Chinese authorities are ordering Muslims in the country to hand over their prayer mats and copies of the Quran or else face punishment, it has been reported.
Officials in Xinjiang province have warned members of the Uyghur ethnic minority they must surrender religious items on pain of “harsh punishments”, according to an exile leader.
“We received a notification saying that every single ethnic Uyghur must hand in any Islam-related items from their own home, including Qurans, prayers and anything else bearing the symbols of religion,” Dilxat Raxit, of the exile World Uyghur Congress, told Radio Free Asia (RFA), which is operated by the US government.
The directive also applies to ethnic Kazakh and Kyrgyz Muslims, RFA said. It was reportedly announced via the WeChat social network.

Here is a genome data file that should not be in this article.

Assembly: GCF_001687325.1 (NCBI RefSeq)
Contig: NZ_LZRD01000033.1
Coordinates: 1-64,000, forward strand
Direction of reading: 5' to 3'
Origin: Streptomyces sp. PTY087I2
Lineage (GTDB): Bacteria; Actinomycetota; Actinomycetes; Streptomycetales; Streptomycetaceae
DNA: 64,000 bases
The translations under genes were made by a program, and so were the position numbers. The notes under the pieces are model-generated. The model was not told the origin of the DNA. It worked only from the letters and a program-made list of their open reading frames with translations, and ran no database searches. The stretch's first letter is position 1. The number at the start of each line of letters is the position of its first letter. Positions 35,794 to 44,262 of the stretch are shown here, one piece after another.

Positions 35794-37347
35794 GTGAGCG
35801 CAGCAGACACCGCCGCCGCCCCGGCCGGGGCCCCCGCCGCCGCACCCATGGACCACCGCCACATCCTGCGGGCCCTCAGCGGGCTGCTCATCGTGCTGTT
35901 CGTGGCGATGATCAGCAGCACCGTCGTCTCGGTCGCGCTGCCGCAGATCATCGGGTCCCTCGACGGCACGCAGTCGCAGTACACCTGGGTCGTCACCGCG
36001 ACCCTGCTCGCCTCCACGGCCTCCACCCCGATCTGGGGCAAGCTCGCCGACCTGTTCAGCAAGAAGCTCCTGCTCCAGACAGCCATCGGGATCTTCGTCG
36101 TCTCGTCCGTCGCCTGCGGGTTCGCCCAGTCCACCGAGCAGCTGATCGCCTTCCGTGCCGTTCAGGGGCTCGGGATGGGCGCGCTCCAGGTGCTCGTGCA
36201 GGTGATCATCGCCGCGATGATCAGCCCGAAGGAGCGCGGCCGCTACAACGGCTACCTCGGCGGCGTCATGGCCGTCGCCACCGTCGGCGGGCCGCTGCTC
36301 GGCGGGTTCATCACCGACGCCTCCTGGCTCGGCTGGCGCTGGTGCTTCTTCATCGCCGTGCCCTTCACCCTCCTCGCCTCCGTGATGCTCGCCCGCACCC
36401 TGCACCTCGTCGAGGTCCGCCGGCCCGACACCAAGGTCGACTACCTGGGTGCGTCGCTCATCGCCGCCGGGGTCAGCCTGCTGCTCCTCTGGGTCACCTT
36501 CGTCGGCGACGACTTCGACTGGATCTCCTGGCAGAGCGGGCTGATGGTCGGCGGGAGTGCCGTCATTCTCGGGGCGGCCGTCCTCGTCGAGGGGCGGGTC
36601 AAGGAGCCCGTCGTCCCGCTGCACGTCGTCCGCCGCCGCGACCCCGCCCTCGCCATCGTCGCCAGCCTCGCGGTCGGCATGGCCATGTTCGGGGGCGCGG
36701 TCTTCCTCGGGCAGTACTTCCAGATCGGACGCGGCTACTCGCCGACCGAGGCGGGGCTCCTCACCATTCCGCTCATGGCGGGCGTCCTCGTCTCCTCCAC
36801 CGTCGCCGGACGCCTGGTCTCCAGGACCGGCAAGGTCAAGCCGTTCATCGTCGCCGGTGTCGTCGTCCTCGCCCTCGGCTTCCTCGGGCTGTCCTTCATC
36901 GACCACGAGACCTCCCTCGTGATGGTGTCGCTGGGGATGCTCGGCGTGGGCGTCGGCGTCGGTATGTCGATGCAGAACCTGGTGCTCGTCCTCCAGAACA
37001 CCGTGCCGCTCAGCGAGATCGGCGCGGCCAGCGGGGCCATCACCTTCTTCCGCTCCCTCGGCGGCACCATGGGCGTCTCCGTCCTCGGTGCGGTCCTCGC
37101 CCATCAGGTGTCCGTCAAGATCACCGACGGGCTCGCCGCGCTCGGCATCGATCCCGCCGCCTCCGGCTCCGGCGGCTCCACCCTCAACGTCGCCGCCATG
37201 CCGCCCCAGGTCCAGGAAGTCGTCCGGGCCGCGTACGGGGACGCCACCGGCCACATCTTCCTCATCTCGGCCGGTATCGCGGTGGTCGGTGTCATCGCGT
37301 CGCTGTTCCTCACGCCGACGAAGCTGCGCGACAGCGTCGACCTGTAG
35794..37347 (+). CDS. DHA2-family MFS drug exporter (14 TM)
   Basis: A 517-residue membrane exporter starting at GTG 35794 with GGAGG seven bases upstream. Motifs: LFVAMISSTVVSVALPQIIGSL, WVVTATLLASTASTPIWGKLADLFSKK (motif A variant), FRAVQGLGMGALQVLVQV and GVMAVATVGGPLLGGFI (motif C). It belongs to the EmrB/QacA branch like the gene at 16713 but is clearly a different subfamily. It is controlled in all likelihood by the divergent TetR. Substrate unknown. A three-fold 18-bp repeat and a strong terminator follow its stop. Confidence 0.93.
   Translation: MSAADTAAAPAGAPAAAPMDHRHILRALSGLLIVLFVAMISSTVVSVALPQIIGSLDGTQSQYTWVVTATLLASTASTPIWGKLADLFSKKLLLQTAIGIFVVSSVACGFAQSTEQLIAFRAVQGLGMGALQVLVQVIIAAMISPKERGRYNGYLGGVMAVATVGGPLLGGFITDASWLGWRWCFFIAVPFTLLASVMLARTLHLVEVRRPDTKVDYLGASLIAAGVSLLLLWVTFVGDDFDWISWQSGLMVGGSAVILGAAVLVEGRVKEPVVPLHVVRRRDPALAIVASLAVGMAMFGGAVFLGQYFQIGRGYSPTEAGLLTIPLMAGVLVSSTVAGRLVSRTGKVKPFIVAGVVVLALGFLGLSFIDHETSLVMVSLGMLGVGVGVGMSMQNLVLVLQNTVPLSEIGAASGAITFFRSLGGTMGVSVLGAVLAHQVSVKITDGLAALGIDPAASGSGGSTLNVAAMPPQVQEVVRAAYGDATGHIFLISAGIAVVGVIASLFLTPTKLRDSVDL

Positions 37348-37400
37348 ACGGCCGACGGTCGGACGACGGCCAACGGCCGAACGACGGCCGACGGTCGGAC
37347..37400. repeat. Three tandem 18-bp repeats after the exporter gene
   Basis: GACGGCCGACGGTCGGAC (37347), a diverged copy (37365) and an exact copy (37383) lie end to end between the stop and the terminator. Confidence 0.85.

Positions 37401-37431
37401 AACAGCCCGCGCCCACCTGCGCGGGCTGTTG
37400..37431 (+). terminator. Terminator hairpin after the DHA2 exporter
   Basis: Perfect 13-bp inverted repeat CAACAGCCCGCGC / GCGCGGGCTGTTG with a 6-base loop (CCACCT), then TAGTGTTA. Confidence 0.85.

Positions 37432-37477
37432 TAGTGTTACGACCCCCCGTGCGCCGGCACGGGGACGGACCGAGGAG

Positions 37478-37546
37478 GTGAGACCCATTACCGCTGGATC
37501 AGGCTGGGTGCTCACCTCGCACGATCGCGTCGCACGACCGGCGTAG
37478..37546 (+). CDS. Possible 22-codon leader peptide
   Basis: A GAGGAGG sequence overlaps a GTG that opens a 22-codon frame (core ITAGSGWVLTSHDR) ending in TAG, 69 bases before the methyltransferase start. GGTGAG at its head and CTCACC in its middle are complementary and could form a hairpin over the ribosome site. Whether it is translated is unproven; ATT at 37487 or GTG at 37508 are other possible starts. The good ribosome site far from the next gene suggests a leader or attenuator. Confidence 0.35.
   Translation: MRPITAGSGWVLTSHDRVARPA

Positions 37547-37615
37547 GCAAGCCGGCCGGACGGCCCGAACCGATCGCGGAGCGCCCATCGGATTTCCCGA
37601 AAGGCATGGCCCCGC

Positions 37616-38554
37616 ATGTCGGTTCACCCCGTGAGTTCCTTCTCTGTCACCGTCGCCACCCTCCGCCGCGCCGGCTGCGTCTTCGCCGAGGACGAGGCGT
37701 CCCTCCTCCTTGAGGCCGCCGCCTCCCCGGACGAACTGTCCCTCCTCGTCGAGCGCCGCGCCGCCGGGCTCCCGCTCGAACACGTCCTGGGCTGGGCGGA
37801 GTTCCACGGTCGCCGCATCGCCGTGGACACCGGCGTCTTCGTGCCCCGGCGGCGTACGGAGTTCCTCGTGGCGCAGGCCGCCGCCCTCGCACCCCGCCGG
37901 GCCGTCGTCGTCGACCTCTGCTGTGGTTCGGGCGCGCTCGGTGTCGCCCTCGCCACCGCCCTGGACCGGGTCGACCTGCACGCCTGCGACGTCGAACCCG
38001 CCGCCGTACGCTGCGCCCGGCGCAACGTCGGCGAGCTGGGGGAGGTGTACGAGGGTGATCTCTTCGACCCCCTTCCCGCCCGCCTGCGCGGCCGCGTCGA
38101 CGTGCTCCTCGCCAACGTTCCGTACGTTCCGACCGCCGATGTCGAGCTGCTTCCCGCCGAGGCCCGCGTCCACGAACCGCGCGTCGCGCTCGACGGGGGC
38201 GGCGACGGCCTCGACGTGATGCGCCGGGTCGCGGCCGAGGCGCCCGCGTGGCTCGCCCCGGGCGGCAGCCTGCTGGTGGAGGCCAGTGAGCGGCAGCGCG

In its update on China in 2016 and 2017, Amnesty International said the communist Beijing government “continued to violate the right to freedom of religion, and crack down on all unauthorised religious gatherings” in the region, and to detain Uyghur writers.
Tension between Uighurs and Han Chinese boiled over in 2009, leading to violence that left scores dead.
Hundreds of people have died in the protracted conflict between separatists and the Chinese government in the Xinjiang Uyghur Autonomous Region, its full name, which sits on China’s far north-western border.
Beijing has blamed the problems on Islamist militants, though rights organisations say the violence is in reaction to repressive Chinese policy. Rebels claim the region has been illegally occupied since 1949.
Peaceful protests have taken place alongside bombings and other violent attacks on Chinese security forces and institutions.